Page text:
Inflammatory bowel disease (IBD) is a general term used to describe diseases that cause inflammation of the intestines. Crohn’s disease (CD) and ulcerative colitis (UC) are the two major IBDs. In Crohn’s disease, inflammation usually occurs in the lower part of the small intestine (distal ileum), but may affect any part of the digestive tract. The inflammation in Crohn’s disease extends deep into the affected tissue, in contrast to UC, which causes inflammation and ulcers in the top layers of the lining of the colon and rectum. Inflammation in CD is asymmetrical and segmental, with areas of both healthy and diseased tissue, in contrast to UD where inflammation is symmetrical and uninterrupted from the rectum proximally.
Both CD and UC are chronic, and affect men and women on an approximately equal basis. These diseases are seen most commonly in northern Europe and North America. Approximately 20 percent of individuals with CD have a blood relative with some form of IBD. The onset of CD is usually between ages 15 and 30 with a second smaller peak of incidence between 50 and 70. Over the past decade, several reports have noted an increase in the prevalence of CD in various geographic regions. Although there are many theories concerning the cause of CD and UC, none have been proven. Since many of the symptoms of CD and UC are similar, diagnosis is often difficult, time consuming, and invasive. Approximately 10-12 percent of cases is not initially classifiable and is referred to as "indeterminate colitis." Over time, about half of these patients are eventually classified as CD or UC.
Anti-Neutrophil Cytoplasmic Antibody (ANCA) and Anti-Saccharomyces Cerevisiae Antibody (ASCA) have been investigated as techniques to improve the efficiency and accuracy of diagnosing IBD in order to potentially decrease the extent of the diagnostic work-up or to avoid invasive diagnostic imaging. Testing for ANCA is available in most clinical laboratories. ASCA is more recently developed and may not be widely available, but the reliability of testing for ASCA among different labs may be more variable as compared to ANCA. These serum antibodies have several potential uses. As a diagnostic test, they might also be useful in differentiating between UC and CD in cases of indeterminate colitis. A second potential use is to classify subtypes of IBD by location of disease (i.e. proximal versus distal bowel involvement) or by disease severity, thereby providing prognostic information. It has also been proposed that these markers may predict response to anti-tumor necrosis factor (TNF) therapy or identify susceptibility to IBD among family members of an affected individual (see medical policy MED207.153).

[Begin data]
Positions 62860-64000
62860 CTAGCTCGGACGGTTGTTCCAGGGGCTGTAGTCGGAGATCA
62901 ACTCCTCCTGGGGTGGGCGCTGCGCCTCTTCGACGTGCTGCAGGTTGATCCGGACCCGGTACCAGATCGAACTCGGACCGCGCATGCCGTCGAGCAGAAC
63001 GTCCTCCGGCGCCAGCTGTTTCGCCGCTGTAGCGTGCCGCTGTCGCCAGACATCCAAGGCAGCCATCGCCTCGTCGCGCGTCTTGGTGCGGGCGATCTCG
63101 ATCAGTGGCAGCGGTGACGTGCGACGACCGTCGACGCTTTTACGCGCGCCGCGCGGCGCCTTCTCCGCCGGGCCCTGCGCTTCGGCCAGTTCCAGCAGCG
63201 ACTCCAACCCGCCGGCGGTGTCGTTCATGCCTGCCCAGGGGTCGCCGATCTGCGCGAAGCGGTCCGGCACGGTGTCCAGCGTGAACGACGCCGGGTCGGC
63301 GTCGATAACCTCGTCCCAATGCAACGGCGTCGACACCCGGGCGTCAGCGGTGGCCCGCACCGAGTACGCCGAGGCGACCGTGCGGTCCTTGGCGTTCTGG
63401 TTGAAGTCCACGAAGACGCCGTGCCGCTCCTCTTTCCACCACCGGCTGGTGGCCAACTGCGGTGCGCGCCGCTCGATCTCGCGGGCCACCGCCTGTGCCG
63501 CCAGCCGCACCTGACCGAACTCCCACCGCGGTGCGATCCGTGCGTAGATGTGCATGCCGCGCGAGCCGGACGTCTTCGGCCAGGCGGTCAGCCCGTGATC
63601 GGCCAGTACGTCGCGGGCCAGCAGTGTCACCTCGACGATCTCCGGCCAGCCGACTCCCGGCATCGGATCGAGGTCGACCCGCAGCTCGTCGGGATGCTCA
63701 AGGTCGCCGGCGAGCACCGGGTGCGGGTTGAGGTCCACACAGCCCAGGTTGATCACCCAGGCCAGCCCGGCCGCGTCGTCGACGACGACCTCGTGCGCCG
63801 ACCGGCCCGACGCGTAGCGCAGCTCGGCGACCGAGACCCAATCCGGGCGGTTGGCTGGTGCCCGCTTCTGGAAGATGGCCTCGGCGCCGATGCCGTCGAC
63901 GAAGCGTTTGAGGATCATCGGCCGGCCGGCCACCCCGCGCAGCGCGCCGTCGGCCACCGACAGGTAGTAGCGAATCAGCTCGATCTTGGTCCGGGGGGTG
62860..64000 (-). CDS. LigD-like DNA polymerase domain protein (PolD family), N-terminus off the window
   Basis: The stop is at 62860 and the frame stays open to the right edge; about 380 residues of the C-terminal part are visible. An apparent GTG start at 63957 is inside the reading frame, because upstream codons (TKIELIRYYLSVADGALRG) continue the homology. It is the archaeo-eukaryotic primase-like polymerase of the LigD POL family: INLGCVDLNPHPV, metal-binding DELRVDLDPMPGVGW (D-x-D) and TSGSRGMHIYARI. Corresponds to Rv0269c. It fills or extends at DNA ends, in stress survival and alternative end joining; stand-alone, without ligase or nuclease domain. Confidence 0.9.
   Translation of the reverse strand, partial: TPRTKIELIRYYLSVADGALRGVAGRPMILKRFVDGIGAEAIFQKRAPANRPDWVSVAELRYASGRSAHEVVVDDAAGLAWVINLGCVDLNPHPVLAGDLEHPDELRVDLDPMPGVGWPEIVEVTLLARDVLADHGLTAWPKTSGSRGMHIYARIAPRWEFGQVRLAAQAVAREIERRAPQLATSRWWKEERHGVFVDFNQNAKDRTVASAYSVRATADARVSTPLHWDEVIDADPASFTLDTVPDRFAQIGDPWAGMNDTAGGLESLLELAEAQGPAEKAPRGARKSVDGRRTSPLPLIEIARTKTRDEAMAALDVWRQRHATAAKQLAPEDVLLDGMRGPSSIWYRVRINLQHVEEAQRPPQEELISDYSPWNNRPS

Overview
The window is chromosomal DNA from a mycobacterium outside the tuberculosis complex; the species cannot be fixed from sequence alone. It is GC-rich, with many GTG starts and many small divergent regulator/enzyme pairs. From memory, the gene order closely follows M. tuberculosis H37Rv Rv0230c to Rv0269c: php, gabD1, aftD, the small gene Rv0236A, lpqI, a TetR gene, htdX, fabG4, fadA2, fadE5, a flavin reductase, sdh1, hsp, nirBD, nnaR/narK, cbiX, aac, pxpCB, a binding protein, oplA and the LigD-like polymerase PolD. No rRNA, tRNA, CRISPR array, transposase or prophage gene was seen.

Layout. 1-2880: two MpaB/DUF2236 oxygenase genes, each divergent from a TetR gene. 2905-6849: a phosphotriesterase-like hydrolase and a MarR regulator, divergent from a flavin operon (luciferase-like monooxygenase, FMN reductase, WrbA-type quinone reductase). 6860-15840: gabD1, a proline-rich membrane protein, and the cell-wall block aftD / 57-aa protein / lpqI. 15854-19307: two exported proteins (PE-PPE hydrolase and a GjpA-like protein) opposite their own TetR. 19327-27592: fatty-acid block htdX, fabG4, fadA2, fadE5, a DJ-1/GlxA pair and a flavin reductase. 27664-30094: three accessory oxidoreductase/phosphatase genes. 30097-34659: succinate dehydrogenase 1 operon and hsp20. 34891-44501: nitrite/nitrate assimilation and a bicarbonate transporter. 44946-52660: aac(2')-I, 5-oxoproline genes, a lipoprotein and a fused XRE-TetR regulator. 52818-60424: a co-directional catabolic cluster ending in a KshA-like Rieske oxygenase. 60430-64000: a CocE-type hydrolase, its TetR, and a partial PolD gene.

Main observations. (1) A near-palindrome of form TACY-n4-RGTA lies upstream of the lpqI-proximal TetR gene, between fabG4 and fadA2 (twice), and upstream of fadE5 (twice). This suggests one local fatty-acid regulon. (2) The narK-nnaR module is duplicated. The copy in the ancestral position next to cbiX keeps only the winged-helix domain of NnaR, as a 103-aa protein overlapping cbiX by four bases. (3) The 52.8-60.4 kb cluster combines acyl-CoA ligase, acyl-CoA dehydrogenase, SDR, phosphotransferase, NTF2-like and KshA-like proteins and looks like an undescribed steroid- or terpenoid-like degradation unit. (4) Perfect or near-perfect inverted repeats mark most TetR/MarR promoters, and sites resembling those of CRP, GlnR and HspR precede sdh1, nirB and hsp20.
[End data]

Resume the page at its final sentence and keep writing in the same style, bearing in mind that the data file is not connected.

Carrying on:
Clinical management of Crohn’s disease and ulcerative colitis requires repeated assessments; endoscopy with histological examination remains the gold standard for detecting and quantifying intestinal inflammation. Several laboratory tests have been studied but to date, a disease marker is not yet available. In recent years, research has drawn attention to fecal markers owing to their specificity for intestinal inflammation, ease of sample collection, availability of commercial immunoassays and convenience. These biologic markers have been used to assess inflammatory bowel disease patients for the purposes of their clinical management and response to treatment.
Prometheus® Laboratories Inc. (San Diego, CA) offers a variety of proprietary diagnostic tests for a variety of disorders, including one for the diagnosis of inflammatory bowel disease (IBD). The IBD First Step™ and IBD Diagnostic System tests are frequently requested by providers as "Prometheus Testing." Prometheus® IBD sgi Diagnostic™ includes the serological markers ASCA immunoglobulin A (IgA), ASCA immunoglobulin G (IgG), ANCA IgG, perinuclear anti-neutropholic cytoplasmic antibody (pANCA), DNAse pANCA, anti-outer membrane porin C (anti-OmpC), anti-CBir1 flagellin (anti-CBir1), Fla-X flagellin, and A4-Fla2 flagellin.